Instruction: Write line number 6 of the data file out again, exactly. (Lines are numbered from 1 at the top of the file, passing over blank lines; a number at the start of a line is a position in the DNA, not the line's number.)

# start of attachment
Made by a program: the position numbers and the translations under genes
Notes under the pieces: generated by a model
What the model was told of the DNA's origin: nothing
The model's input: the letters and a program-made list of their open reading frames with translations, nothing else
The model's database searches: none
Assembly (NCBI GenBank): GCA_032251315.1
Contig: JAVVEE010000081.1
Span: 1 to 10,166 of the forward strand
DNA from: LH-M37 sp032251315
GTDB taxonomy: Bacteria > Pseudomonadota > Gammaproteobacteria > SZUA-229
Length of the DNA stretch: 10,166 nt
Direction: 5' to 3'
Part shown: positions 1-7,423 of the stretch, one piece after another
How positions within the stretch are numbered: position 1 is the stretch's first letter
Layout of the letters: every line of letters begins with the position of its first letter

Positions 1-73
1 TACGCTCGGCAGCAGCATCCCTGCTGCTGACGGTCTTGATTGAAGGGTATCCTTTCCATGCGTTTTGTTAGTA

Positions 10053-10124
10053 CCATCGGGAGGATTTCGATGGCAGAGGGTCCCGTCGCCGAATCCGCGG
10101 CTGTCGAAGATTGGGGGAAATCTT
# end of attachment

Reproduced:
Assembly (NCBI GenBank): GCA_032251315.1